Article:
Wednesday, April 28, 2010

Book Review: The Heart is Not a Size, by Beth Kephart

The Heart is Not a Size, by Beth Kephart
244 pages
copyright 2010

People disappear, go missing, vanish without a trace.

It happens everyday, in communities big and small, rich and poor, around the corner and across the globe. Sometimes we're unaware of this, and sometimes we know exactly what we don't want to - or are afraid to - admit to ourselves and to others. It is then that this knowledge takes hold, becomes suffocating, too much for hearts to bear.

Such is the case with Georgia, the teenage narrator of Beth Kephart's exquisite new novel, The Heart Is Not a Size, set amid the stifling heat of Juarez, Mexico. There, in the community of Anapra, exists the ghosts of las muertas de Juarez ("the dead women of Juarez"), this horrible true-life phenomenon that has been occurring for years where women routinely disappear and are found (when they are found) murdered and often disfigured.

Learning of las muertas de Juarez and the conditions there doesn't stop Georgia from being called to be of service to that community, to want to give of herself to better the lives of others through a service project.

"The muertas stories were always right there in my research on Juarez, near as a mouse click. They always made me sadder than I can say - not being afraid of Juarez, but sad for Juarez, full of some big desire to do something that would make things better for the ones the murders left behind." (pg. 22)

Georgia encourages her best friend Riley to come along on the trip to Juarez, which Riley does despite the objections and prejudices of her overbearing, over-Botoxed mother.  The result is a trip that changes both girls, as the secrets they both carry are silently brought out under the scorching Mexican sun.

"There is a silence that stumbles toward words, and silence that transcends words. The skies change, and the truth does. But right then silence was truth, the stars; silence was Drake; it was me breathing." (pg. 186)

Amid so much silence and sadness, there is also - make no mistake about it - much color and life in The Heart is Not a Size. Beth Kephart, always a master of the literary detail, infuses her novel with vibrant color. She allows her reader to see the brilliant colors of community - the children's bright clothing and smiles and laughter, the bangles of the bracelets that Riley creates for them, the splash of orange that streaks Riley's hair, the silver glow of the moonlit sky.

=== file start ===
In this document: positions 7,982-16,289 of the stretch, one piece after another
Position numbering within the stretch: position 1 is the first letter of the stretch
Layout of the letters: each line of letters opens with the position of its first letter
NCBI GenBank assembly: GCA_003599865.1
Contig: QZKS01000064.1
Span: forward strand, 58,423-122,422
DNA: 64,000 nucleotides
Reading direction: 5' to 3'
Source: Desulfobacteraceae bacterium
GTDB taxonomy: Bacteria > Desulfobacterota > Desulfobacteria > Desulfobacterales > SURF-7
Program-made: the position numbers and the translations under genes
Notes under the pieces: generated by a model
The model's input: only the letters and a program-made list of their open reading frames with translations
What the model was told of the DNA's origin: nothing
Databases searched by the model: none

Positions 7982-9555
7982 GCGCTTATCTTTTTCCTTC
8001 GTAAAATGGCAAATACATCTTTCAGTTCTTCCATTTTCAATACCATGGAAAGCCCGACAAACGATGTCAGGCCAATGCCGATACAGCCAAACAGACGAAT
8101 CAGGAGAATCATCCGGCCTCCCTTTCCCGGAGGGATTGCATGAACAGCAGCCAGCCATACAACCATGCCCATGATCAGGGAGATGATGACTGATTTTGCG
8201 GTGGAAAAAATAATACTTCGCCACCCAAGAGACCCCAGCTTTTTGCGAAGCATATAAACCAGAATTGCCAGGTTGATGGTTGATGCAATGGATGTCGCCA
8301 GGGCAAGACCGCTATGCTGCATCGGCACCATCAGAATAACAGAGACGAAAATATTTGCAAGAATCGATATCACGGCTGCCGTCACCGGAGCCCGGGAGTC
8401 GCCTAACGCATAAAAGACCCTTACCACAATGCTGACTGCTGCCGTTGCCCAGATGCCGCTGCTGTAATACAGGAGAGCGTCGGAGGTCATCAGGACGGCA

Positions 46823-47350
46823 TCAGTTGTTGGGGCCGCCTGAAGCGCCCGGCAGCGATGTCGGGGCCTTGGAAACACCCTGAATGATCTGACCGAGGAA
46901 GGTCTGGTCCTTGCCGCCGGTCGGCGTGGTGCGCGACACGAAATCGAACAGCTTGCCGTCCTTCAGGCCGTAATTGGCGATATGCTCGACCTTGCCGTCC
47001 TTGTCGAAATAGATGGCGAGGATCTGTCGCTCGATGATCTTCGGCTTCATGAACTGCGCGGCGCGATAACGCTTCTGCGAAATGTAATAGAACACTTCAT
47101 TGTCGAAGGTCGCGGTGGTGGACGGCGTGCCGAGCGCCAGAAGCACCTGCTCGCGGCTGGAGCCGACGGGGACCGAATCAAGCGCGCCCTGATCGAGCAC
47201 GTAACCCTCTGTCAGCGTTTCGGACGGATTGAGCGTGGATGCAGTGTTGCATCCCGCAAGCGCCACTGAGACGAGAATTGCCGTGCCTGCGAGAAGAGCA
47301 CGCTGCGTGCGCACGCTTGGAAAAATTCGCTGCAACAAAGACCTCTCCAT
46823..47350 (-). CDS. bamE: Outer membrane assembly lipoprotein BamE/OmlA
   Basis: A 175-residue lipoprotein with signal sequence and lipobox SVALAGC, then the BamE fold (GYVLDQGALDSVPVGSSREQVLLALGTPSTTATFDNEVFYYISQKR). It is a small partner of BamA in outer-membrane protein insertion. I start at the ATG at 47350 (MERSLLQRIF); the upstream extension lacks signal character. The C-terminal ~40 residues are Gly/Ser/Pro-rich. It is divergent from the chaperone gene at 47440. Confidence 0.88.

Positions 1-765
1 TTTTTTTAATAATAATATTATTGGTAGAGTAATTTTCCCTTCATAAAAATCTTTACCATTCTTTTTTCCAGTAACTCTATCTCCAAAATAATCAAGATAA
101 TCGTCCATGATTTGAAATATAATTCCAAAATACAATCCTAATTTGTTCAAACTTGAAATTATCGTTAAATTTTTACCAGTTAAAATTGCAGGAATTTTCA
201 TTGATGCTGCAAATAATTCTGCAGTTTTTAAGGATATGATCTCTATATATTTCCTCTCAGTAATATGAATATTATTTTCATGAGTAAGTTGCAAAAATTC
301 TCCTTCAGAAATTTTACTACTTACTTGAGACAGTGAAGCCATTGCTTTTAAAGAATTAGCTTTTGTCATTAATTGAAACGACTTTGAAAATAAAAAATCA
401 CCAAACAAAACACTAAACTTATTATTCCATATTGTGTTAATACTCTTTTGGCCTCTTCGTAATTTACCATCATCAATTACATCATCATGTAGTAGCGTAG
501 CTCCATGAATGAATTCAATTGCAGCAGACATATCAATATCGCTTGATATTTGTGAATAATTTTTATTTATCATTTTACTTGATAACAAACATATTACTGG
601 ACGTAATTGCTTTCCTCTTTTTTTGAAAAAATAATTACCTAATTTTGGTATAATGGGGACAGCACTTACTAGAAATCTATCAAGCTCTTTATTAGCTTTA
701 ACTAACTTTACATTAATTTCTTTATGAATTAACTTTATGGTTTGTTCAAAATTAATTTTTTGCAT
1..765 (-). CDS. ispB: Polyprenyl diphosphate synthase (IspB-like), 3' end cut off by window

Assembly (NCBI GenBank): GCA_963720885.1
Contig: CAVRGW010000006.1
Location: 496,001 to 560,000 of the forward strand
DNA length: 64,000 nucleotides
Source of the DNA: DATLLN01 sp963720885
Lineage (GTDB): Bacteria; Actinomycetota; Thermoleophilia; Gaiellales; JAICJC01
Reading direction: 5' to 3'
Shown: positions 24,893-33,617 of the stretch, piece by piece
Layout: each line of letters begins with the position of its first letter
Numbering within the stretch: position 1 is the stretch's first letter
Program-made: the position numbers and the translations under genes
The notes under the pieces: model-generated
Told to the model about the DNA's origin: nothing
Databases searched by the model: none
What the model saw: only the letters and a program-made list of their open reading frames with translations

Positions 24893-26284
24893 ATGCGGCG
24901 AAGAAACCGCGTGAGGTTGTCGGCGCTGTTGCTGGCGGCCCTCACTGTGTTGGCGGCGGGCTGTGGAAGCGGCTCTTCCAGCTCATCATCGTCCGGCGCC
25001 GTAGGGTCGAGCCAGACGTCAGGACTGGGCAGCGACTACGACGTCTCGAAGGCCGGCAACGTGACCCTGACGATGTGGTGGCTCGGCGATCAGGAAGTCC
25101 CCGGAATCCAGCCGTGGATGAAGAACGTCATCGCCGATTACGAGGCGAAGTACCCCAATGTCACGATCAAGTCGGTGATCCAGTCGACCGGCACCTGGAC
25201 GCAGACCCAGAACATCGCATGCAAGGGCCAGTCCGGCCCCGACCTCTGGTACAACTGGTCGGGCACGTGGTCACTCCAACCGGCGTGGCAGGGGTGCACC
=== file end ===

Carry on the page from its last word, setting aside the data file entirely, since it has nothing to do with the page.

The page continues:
Perhaps because Georgia can't quite put into words the experiences she is having - physically and emotionally - Kephart gives Georgia the gift of a camera's lens, through which she captures the images of the trip in her photos. For so much happens to her in such a short time, that she somehow knows she is going to need these images to reflect on an emerging understanding about feelings and life experiences that often defy understanding.

"I was taking photograph after photograph. I was looking into the houses where the doors had been blown off, remembering the women who had never made it home, who had been taken, vanished, disappeared, never to come back to this, their home. I was thinking how too-small the houses were for grieving; how a daughter might have waited up all night, all day, all night again for a mother to return. How a sister might.  Socorro. And then what? And then how do you make the best of that? And what do you say to all the other daughters, and how do you keep your loved ones safe? How do you keep standing up when you are shaken to the bone?" (pg. 203)

In addition to being a master of capturing emotions like these and the contrast of life and death, author Beth Kephart deftly weaves a contrast of worlds for her reader. The geographical proximity of Juarez to glittering El Paso, Texas, right across the border. The privileged life of kids growing up in the mega Main Line McMansions of the Philadelphia suburbs compared to the poverty and primitive conditions faced by kids growing up in Anapra, Mexico. The spoken and the unspoken.

From reading Beth's blog (daily, for me) and hearing her words about Juarez, you know that she is passionate about this community, that its people live within her own generously abundant heart, and that perhaps this novel is her way of giving them a legacy - to let them know that they matter to her and that they are important enough to matter to many others. That by sharing their story, our hearts may also increase, stretch beyond our own limitations and boundaries, make room for one more issue amid so many other heartwrenching issues and causes in our world.  To awaken a compassion and a courage to do what we can to make a difference, to save a soul (maybe our own?) from disappearing.

The Heart is Not a Size has its own blog and Facebook page. In addition, author Beth Kephart's blog is here.

What Other Bloggers Thought:
Book Crumbs
Booking Mama
Devourer of Books
Em's Bookshelf
My Friend Amy
Read What You Know
Reading Junky
S. Krishna's Books
Word Lily

FTC disclaimer: I received The Heart is Not a Size for review via the publisher and via My Friend Amy, coordinator of an online book tour for the book.  I was not compensated in any financial way for this review and my opinions are purely my own.

copyright 2010, Melissa (Betty and Boo's Mommy, The Betty and Boo Chronicles) If you are reading this on a blog or website other than The Betty and Boo Chronicles or via a feedreader, this content has been stolen and used without permission.


bermudaonion said...

I loved this book too! Georgia is such a wonderful character - I became attached to her right away. Thanks for linking to my review.

Priya said...

This book is simply fabulous. :) Thanks for linking to my review!